Welcome to The Writer's Challenge

I'm updating weekly-ish and whenever something exciting happens, so please come back often, browse the archived information,
and use the search feature to find information!
Learn more about my books at ShoshannaEvers.com

Tuesday, December 8, 2009

Writing a Short Story


Hello Fellow Writers!

I'm still in a bit of shock that I actually found the courage to send a query and synopsis to Harlequin for my romance "The Movie Star's Very Personal Assistant". My husband used to warn that I was going to spend all my time writing and never get published because I refused to put myself out there and risk rejection.

Then I realized that it doesn't matter if a manuscript gets rejected, because I can always write another one.

Since I recently finished writing the first draft of another novel length romance ("Snowed in With a Millionaire") I've been toying with the idea of writing a short story. Why toy, you ask? Why not just write the darn thing? Good question, and you're right. My plan for today, if my baby allows it, is to read a Harlequin Historical Undone online and then try my hand at it. I love historical romance but every time I try to write one I find myself getting caught up in all of the little details that need to be researched.

So I think what I need to do is write a first draft, details be damned, and then go back in and do the research during the editing process. Otherwise I get jammed up in the middle of trying to write by googling Regency era underwear.

Since Harlequin Historical Undone stories are 10K -15K words, here is an excerpt of an essay entitled "How to Write a Short Story" by Paul Saevig, from Author-Network.com. Read the whole article here.



1. Immerse yourself in language.
To be ready to write a story in English, your consciousness must be steeped in the best writing in English throughout history. Consider someone who wants to compose music. Before doing that, she probably performs in a band, and before that, she probably studies singing or an individual instrument. She learns how to read music, she studies harmony, she listens to all kinds of good music for years, and she may study at a conservatory. Wynton Marsalis didn't just decide to go into his first recording studio to play the trumpet one rainy day while he was recovering from the flu.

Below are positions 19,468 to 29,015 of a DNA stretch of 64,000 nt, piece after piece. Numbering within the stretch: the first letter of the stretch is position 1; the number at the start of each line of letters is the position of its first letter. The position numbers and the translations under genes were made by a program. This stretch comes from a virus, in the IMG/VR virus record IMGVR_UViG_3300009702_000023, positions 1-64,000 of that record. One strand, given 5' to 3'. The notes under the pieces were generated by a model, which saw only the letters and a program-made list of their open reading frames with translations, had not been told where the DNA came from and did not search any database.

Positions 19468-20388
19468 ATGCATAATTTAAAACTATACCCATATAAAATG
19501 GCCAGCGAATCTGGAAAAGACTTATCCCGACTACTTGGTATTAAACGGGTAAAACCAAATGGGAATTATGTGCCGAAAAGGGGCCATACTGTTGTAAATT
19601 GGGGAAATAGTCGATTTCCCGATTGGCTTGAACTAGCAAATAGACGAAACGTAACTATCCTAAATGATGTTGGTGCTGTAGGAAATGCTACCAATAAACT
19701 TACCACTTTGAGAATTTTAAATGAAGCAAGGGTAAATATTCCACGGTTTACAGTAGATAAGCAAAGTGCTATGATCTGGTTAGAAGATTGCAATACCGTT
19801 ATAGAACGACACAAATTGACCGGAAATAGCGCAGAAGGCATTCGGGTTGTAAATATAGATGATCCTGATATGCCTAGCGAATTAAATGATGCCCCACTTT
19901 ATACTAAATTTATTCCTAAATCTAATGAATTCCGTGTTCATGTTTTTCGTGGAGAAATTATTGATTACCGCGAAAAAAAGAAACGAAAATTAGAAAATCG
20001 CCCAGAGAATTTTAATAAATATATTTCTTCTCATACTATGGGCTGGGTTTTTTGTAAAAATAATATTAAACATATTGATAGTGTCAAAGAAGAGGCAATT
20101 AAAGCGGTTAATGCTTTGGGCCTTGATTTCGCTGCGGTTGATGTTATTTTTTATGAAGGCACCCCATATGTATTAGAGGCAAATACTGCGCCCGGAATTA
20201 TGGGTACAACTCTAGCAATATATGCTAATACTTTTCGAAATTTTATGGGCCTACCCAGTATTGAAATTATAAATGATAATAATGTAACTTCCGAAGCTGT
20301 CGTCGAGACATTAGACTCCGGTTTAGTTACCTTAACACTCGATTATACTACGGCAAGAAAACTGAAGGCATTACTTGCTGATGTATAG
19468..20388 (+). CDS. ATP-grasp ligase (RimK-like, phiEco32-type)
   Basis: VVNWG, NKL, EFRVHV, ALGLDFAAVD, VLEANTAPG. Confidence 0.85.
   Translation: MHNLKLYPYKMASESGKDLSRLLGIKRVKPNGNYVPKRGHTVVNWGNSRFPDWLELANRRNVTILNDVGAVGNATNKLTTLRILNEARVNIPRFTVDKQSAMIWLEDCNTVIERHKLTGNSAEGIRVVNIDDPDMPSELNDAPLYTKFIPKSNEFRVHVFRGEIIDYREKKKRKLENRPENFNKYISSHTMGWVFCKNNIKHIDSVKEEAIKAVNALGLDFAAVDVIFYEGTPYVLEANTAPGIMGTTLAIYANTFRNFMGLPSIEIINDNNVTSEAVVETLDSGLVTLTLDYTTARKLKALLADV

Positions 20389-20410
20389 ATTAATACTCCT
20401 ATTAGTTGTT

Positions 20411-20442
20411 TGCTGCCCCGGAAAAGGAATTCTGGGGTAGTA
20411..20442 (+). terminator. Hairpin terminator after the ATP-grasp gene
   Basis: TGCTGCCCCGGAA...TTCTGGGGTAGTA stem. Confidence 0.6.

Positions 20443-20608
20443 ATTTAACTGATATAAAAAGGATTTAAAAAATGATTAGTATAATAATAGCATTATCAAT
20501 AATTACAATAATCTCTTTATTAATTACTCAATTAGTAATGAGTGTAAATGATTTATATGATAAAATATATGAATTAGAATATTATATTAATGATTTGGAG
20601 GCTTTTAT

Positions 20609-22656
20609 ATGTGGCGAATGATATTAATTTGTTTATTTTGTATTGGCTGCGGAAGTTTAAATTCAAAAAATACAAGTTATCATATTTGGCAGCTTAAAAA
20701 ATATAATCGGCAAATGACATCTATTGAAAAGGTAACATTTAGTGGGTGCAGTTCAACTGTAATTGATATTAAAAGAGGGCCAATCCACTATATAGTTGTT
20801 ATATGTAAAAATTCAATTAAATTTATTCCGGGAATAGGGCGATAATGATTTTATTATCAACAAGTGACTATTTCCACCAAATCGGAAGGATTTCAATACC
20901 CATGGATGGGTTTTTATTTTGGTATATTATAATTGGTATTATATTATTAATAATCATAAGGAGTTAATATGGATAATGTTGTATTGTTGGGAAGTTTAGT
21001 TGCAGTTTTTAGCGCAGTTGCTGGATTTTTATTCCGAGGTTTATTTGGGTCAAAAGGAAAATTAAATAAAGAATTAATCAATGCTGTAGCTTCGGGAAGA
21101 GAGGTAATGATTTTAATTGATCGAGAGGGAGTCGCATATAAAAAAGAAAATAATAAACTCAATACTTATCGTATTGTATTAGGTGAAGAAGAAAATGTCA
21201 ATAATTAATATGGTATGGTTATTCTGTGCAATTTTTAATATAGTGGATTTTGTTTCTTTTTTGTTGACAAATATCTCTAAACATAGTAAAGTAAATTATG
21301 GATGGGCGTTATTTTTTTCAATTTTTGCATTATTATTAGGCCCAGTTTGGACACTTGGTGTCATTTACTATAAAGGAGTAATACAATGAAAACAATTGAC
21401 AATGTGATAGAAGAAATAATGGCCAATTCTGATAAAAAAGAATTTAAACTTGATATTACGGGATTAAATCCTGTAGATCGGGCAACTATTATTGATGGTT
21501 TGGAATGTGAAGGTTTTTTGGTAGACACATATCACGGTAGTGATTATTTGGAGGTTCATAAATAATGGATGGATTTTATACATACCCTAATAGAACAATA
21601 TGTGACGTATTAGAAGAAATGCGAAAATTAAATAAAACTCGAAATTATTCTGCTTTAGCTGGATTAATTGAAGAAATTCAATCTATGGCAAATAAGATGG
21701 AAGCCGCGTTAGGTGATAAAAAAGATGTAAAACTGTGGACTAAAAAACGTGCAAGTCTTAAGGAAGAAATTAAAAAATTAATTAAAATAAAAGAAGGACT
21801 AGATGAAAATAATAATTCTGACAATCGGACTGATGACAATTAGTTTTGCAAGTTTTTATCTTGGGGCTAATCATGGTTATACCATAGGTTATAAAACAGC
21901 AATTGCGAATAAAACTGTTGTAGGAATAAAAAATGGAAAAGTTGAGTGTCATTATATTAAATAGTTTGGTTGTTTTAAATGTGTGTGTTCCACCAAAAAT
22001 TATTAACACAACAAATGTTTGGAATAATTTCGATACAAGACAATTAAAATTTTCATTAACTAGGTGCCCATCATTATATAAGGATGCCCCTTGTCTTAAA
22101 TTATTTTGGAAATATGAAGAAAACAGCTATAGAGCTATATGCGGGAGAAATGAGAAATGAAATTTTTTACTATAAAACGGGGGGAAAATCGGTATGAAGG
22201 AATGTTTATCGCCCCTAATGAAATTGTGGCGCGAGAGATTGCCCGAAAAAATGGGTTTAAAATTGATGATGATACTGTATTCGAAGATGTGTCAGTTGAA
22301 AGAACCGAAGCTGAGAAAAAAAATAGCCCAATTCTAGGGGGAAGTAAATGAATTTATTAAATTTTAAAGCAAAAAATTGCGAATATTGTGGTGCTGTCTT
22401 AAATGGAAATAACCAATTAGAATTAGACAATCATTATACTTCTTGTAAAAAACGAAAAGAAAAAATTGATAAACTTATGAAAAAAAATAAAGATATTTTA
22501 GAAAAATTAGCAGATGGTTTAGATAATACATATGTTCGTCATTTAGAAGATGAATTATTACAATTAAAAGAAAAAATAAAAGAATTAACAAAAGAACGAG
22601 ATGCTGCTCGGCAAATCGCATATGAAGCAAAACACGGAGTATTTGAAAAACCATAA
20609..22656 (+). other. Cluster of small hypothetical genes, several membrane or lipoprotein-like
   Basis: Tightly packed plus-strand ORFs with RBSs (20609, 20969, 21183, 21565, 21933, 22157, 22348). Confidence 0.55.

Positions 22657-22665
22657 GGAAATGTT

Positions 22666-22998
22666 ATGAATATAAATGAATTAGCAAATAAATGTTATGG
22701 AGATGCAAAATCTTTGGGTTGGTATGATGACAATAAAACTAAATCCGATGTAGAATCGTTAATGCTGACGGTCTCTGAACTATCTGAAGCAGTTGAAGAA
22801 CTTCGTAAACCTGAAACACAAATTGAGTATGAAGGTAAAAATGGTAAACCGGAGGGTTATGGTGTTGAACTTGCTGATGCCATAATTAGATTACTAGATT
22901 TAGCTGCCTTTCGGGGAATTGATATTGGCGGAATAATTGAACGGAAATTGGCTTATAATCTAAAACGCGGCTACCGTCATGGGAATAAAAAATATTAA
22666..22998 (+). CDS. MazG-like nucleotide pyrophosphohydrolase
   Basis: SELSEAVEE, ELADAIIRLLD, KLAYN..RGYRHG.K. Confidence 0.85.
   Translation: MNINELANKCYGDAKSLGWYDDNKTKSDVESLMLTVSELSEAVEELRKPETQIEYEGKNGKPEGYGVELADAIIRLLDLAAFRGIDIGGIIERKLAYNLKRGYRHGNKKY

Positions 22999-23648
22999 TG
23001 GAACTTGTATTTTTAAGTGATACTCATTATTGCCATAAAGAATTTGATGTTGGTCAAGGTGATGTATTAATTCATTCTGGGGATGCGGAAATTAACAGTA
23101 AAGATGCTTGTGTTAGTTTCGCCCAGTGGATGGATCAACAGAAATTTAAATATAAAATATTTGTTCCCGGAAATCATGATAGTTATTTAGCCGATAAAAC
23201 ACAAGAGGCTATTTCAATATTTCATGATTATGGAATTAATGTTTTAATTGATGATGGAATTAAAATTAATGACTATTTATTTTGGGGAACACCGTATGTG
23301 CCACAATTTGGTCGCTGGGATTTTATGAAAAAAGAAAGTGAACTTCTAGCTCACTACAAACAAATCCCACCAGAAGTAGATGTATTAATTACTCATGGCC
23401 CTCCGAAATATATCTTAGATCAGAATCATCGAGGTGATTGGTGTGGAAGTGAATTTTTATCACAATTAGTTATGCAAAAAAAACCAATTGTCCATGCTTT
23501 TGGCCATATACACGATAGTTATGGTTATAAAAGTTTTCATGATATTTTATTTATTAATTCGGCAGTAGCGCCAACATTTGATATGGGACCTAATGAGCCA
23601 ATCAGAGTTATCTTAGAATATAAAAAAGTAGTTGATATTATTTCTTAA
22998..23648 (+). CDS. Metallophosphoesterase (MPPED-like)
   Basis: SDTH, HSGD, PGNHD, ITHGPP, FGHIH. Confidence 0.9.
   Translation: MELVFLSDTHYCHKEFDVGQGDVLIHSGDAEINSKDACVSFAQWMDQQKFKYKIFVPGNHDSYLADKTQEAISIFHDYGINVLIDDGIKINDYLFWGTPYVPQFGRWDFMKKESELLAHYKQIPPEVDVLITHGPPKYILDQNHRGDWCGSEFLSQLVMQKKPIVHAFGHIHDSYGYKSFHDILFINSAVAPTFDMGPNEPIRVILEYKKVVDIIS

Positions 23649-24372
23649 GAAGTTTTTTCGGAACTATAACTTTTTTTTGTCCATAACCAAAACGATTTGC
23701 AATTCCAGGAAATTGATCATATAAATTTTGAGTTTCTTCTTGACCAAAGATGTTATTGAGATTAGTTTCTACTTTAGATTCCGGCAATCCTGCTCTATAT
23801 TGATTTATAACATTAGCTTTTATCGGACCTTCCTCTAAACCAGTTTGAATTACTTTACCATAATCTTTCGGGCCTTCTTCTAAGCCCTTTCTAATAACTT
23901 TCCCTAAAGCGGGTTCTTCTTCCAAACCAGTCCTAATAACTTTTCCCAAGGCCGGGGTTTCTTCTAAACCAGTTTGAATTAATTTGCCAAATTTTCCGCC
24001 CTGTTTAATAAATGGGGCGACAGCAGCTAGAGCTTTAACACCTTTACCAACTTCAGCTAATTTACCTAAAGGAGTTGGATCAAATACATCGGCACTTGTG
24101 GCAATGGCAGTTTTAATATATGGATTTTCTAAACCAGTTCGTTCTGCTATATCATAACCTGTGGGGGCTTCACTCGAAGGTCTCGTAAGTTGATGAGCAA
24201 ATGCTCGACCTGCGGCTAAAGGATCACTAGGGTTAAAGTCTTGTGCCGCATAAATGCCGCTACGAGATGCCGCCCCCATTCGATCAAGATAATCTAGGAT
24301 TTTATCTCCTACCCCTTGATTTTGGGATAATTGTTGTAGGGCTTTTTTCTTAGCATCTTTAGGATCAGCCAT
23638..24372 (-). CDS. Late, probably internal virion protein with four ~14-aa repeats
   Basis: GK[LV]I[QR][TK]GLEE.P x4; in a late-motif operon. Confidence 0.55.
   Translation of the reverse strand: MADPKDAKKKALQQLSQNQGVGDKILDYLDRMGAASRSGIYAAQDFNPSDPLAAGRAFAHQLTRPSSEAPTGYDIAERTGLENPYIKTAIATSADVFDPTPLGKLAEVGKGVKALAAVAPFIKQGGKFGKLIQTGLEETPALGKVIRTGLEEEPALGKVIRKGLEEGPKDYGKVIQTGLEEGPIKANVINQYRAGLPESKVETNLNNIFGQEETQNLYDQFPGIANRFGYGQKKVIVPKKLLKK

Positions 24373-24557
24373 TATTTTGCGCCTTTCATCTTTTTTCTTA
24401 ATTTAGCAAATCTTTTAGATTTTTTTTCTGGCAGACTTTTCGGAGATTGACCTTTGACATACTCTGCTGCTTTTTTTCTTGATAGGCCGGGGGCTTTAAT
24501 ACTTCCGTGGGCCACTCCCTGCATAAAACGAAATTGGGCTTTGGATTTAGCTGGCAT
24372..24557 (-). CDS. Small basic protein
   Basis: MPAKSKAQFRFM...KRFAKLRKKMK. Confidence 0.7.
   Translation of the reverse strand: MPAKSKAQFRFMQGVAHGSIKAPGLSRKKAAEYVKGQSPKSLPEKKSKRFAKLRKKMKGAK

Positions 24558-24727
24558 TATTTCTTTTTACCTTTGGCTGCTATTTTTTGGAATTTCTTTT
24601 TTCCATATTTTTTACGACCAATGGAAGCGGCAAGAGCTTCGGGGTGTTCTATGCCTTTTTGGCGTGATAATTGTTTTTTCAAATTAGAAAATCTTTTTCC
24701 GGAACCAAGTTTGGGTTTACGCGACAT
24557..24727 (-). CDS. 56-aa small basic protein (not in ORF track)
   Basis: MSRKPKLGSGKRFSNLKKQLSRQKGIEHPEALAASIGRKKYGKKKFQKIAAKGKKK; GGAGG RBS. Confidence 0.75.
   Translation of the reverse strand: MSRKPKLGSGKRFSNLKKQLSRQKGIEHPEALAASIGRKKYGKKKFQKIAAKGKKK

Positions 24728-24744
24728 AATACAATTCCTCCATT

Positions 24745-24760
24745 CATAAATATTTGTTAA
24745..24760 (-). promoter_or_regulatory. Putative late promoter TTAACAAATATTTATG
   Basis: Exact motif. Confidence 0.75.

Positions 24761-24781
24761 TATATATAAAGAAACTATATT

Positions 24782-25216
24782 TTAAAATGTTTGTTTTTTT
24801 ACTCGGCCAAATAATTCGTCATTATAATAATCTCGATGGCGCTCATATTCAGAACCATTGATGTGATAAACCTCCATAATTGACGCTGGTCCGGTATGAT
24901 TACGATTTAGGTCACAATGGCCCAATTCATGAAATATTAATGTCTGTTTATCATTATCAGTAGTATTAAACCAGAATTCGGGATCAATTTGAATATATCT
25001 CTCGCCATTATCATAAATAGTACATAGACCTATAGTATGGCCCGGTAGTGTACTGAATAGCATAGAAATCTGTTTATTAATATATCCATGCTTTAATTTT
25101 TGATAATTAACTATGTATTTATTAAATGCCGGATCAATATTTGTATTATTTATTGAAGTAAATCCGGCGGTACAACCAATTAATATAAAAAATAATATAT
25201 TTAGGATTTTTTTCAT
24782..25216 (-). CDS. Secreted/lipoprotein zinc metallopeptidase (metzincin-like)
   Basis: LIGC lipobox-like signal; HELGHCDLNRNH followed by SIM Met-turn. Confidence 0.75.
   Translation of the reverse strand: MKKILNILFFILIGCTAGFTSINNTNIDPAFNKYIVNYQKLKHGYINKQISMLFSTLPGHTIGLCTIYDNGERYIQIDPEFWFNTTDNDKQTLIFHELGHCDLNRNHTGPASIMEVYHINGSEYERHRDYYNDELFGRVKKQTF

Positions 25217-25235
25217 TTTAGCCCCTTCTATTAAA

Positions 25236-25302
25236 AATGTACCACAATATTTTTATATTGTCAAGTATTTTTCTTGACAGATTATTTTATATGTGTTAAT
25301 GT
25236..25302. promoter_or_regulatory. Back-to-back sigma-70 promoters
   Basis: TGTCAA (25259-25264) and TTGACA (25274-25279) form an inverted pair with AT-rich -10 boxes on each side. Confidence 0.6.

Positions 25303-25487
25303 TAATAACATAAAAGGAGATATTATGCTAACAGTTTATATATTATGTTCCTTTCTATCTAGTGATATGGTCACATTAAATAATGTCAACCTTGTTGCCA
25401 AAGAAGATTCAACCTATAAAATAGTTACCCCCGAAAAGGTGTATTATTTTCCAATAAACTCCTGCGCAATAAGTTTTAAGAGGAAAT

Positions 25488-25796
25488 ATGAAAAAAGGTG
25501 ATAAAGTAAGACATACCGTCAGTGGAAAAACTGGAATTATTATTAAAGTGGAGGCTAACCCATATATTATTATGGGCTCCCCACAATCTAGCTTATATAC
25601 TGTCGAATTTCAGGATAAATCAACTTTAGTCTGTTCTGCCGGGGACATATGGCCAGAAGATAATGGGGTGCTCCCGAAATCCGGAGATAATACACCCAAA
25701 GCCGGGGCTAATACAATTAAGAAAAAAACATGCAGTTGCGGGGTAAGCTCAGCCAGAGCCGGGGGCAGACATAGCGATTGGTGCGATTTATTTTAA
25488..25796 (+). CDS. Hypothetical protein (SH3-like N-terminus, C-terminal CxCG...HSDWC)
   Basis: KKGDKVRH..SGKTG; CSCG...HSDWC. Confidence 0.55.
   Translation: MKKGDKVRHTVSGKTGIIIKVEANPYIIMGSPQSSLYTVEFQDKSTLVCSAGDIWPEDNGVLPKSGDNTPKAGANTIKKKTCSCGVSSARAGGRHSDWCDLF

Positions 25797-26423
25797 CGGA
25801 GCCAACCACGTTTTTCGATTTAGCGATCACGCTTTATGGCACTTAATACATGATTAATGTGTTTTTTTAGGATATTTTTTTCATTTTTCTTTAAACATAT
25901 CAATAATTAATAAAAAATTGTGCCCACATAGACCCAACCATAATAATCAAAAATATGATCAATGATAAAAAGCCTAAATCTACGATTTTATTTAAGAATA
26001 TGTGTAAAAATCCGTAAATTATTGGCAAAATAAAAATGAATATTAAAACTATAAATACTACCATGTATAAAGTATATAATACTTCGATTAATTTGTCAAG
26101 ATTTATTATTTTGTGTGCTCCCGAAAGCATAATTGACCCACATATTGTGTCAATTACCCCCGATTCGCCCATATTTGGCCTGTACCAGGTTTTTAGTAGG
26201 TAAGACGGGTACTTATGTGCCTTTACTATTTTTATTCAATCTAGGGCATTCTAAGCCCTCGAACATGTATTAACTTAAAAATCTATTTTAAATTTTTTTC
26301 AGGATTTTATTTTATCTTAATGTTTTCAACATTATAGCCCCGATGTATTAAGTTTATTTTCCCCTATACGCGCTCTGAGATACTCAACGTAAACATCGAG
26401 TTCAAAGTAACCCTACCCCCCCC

Author Dean Koontz is on record as opposing "literature writing", which is what he calls the classics. But he suggests no alternative for the best and most elegant writing of the ages. He is one of the rare few successful writers without much formal training. His critics insist they can tell the difference in his writing.
If you want to write stories, you should study the literary form. You should study the great masters of storytelling, starting with Homer and progressing to Stephen King and John Irving,, and specifically the great masters of the short story, starting with Turgenev and Chekhov. Read as many books as you can find. You must read classics, not just current popular books. Tolstoy will teach you more about writing than Dean Koontz. You are steeping yourself in language. Keep a journal. Write letters (not just Emails) to your friends. Take writing classes.
2. Think of an idea for a story.
To a trained writer, this idea usually comes in a flash, you have to know how to cultivate the flash. Usually one element of the idea is settled from the start: "I want to write a story about my Uncle Leo" or "The summer we lived in Honolulu" or "The day President Kennedy was shot".
What about that summer we lived in Honolulu, then? Concentrate on what makes that experience significant to you. What other idea would you like to attach to it? Suppose it were "the professional surfers".
That gives you "the professional surfers the summer we lived in Honolulu". What about them to you want to write a story about? Maybe it would be "the surfer who stole my sister's wallet".
"The professor surfer who stole my sister's wallet when we lived in Honolulu one summer". That's a start.
3. Figure your angle.
"Angle" is a journalistic term meaning significance. You need to decide the angle or significance about this larcenous surfer. Your story could be about the theft itself, or tracking him down afterwards, or deciding not to prosecute him and meeting up with him again, or dozens of other alternatives.
If you can't determine an angle, return to Number 1 and tinker with your idea. Maybe you need a new one.

I just finished reading a Harlequin Presents book by Caitlin Crews called "Pure Princess, Bartered Bride". Wow, what a fun read! I picked it up and was halfway through before I even realized what happened. I'll definitely be looking for her future books. She also writes chick lit under the name Megan Crane.

So today I'll be reading a Historical Undone, and hopefully getting started on a short story of my own. Tomorrow I'll be meeting with my writing group. I've sent them Chapter 2 of my WIP so we'll see what they say about that...

Wish me luck, and good luck to you too!
Yours Truly,
Shoshanna Evers

No comments:

Post a Comment